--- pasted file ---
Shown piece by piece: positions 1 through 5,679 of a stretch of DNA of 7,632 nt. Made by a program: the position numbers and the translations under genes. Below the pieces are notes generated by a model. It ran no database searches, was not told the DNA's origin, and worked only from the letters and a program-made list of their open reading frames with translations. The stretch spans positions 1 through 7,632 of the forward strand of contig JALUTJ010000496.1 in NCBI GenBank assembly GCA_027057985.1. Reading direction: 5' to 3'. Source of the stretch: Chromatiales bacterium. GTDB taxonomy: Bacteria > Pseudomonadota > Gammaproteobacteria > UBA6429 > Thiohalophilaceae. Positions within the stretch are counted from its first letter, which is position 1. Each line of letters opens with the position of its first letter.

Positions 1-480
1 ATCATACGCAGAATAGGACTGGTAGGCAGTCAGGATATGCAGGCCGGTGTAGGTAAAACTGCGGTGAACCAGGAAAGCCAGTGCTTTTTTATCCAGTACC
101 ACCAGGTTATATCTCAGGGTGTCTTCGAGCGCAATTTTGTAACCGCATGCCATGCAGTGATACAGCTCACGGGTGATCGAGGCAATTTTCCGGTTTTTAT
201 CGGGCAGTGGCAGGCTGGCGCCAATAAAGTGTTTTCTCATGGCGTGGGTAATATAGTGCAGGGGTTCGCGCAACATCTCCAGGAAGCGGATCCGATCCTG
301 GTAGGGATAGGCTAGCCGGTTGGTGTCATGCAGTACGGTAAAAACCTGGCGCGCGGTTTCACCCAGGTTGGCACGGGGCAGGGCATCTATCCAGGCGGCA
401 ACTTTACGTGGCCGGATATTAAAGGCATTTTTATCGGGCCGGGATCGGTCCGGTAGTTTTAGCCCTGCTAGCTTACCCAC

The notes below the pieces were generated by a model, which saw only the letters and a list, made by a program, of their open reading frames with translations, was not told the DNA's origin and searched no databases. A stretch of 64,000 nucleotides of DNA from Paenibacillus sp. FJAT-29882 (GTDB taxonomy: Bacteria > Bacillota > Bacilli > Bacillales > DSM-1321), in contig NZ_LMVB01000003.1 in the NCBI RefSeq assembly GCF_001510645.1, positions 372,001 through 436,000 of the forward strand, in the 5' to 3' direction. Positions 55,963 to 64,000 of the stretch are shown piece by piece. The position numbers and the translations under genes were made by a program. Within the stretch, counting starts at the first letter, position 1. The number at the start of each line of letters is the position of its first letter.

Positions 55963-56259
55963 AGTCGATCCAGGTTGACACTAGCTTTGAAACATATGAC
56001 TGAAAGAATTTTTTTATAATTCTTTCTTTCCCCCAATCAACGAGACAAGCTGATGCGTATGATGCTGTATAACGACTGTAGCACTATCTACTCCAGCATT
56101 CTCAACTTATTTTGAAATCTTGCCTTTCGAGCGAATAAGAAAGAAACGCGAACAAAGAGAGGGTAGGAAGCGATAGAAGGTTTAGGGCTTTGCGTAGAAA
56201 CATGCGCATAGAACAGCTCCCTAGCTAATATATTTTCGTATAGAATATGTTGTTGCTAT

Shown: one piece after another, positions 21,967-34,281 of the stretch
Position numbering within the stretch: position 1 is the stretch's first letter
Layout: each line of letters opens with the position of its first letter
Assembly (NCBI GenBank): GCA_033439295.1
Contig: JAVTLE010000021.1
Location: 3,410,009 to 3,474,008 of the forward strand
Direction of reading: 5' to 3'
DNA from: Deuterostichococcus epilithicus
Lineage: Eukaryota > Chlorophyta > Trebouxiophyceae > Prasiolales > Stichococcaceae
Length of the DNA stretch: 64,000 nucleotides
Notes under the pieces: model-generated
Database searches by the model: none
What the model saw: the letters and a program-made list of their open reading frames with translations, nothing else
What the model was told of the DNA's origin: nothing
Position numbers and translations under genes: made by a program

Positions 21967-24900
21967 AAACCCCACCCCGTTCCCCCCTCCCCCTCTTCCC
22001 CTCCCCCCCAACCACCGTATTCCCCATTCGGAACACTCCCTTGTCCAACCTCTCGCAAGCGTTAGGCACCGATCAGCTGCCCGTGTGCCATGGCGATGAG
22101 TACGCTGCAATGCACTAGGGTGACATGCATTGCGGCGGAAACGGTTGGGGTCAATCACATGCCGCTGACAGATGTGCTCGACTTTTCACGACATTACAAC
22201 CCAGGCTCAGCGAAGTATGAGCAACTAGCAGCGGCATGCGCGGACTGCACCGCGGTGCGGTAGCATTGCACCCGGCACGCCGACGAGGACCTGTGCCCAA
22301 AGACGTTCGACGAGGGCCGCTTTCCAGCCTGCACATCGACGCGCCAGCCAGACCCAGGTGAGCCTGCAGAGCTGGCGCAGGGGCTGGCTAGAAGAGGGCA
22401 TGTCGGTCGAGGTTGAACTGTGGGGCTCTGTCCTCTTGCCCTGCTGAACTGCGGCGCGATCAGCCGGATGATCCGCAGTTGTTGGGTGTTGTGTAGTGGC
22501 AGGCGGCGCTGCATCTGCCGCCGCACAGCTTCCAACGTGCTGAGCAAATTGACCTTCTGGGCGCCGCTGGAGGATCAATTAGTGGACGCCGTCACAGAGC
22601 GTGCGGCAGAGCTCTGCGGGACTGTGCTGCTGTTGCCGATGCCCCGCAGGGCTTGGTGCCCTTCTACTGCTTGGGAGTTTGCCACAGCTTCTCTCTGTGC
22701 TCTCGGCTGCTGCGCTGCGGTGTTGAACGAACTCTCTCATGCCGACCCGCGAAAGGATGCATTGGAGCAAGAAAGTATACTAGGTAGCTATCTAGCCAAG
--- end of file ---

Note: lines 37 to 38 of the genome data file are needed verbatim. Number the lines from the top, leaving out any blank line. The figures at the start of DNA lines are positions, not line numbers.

22601 GTGCGGCAGAGCTCTGCGGGACTGTGCTGCTGTTGCCGATGCCCCGCAGGGCTTGGTGCCCTTCTACTGCTTGGGAGTTTGCCACAGCTTCTCTCTGTGC
22701 TCTCGGCTGCTGCGCTGCGGTGTTGAACGAACTCTCTCATGCCGACCCGCGAAAGGATGCATTGGAGCAAGAAAGTATACTAGGTAGCTATCTAGCCAAG